Why I Decided to Get Off the Tracker Train

By , SparkPeople Blogger
Activity trackers are all the rage these days, as you see people wearing them on their waistbands, shoes and wrists. Popularized by Fitbit and Jawbone, it seems there is now a fitness tracker for every personality and health need. These tiny devices track a plethora of information—how many steps you’ve taken, how many calories you’ve burned, how many flights of stairs you’ve walked, how much sleep you’ve gotten and more. Basically, conscious or unconscious, your tracker knows your body better than you.  

Of course, more information is always better so that you know exactly how active you’ve been at any given moment of the day. Who wouldn’t want to have these stats at their fingertips? Cue me raising my hand right now. Surprised? The fact is, I gave up my activity tracker after I decided it was doing me more harm than good.

Believe me, I understand that these devices can be a great source of motivation for someone who is trying to squeeze more activity into their days or knows a fun gadget is the way to get them moving. For others, though, it can become a source of stress and negativity. Consider the following scenarios:  
  1. You’re in a friendly step competition with co-workers at the office, or a few moms from school. You’ve been trying to get in more steps to keep you at the top of the leaderboard, but it never seems to be enough. There is always someone else doing more, which becomes frustrating. Soon, instead of challenging you, the constant disappointment makes you want to forget the whole competition.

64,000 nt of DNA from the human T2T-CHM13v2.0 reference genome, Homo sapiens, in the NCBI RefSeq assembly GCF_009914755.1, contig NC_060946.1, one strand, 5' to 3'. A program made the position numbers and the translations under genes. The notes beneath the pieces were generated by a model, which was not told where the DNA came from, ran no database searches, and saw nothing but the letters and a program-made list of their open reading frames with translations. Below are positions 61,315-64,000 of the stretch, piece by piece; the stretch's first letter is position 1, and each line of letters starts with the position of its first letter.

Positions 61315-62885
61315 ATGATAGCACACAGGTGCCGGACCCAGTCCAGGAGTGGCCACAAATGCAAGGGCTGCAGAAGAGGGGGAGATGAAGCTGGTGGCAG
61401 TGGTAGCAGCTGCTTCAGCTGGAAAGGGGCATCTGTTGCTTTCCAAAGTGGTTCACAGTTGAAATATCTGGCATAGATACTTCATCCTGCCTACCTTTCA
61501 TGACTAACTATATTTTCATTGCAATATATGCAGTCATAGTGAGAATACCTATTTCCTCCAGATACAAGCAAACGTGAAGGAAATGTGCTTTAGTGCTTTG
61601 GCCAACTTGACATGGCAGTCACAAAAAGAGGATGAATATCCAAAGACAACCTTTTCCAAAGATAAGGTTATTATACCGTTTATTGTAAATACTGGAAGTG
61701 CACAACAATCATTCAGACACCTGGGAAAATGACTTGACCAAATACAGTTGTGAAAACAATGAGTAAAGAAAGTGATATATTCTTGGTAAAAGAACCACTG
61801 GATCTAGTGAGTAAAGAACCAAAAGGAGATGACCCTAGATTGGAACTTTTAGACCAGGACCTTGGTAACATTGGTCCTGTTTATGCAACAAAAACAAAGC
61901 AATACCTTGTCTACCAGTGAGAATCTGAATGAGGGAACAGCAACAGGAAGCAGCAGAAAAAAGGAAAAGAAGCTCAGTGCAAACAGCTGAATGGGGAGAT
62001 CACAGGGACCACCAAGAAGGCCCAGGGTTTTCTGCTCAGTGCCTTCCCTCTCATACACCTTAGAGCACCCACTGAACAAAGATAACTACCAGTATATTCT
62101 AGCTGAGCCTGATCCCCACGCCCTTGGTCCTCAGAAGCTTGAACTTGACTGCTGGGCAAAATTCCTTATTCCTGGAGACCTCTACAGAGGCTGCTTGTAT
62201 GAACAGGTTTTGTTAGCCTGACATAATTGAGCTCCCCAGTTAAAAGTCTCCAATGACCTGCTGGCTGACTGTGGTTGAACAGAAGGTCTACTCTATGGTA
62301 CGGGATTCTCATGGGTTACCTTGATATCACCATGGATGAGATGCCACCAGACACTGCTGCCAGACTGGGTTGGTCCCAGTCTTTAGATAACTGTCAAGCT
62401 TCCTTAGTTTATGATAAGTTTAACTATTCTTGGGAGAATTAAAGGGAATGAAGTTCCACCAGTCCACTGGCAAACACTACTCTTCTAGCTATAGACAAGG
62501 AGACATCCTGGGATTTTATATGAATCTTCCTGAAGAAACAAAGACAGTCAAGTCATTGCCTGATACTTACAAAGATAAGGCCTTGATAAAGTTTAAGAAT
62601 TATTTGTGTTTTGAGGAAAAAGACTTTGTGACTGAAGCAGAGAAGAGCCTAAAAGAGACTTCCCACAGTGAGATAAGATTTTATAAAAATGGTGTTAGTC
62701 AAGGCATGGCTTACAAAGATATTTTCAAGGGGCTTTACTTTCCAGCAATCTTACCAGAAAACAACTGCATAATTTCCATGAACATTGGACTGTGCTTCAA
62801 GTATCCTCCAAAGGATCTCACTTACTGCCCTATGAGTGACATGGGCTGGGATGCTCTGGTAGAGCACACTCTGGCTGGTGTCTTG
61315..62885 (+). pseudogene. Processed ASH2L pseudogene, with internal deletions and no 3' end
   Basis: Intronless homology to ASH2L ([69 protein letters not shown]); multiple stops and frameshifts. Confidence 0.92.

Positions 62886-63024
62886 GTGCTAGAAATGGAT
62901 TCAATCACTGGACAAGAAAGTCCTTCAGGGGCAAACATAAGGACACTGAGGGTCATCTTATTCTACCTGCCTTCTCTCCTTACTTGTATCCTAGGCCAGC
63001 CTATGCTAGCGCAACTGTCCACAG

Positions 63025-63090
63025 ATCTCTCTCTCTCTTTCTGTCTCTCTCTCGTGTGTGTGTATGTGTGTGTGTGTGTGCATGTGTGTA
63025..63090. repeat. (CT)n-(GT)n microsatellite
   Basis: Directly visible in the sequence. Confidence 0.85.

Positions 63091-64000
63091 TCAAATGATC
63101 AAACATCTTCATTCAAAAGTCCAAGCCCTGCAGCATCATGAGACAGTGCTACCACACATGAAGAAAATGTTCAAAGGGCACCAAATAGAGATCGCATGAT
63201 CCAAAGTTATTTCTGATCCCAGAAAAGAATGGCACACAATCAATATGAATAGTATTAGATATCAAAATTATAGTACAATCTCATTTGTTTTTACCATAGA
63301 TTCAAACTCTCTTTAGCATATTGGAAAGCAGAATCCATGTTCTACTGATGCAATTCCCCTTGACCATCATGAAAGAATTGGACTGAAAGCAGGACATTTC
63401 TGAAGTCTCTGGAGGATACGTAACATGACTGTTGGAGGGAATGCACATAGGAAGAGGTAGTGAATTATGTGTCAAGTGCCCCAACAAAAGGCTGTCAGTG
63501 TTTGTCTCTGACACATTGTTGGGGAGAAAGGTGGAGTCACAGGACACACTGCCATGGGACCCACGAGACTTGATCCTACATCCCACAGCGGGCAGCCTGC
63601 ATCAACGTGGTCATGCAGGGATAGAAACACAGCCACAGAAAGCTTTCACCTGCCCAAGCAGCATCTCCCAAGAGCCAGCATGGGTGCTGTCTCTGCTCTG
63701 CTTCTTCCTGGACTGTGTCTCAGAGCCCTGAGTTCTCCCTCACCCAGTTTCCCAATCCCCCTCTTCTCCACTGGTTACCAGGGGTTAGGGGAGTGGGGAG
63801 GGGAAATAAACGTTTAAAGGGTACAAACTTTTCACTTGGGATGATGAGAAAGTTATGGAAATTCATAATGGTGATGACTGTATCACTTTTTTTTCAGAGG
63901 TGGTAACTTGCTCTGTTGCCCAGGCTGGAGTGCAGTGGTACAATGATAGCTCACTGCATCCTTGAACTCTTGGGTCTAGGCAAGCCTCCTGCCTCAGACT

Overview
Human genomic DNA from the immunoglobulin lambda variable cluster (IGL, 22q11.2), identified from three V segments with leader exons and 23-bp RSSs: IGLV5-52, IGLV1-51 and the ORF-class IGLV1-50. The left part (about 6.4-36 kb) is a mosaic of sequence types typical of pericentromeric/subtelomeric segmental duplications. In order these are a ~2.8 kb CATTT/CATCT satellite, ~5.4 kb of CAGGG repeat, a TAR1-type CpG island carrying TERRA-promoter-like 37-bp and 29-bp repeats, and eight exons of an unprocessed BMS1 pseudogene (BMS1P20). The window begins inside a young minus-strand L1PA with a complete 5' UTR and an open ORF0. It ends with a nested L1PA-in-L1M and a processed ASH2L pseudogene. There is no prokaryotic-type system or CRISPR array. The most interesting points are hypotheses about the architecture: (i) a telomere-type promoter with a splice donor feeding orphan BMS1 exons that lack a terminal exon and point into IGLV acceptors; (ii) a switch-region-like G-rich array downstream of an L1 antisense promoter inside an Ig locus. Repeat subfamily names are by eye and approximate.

2. You suspect your friend who trains for triathlons likely gets 5,000 more steps a day than you. Comparing numbers with her only confirms your suspicion, and makes you realize it’s actually closer to a 7,000 step difference.
  3. According to your device, you’re burning 2,500 calories per day. Knowing how much you’re consuming, you start to expect a certain amount of weight loss to be reflected on the scale. When the scale doesn’t cooperate (which often happens), you’re ready to throw in the towel.
  4. You have a sedentary job, which means that exercise is the only way to reach your daily 10,000 step goal. You feel guilty taking rest days because that means you fall short of the goal.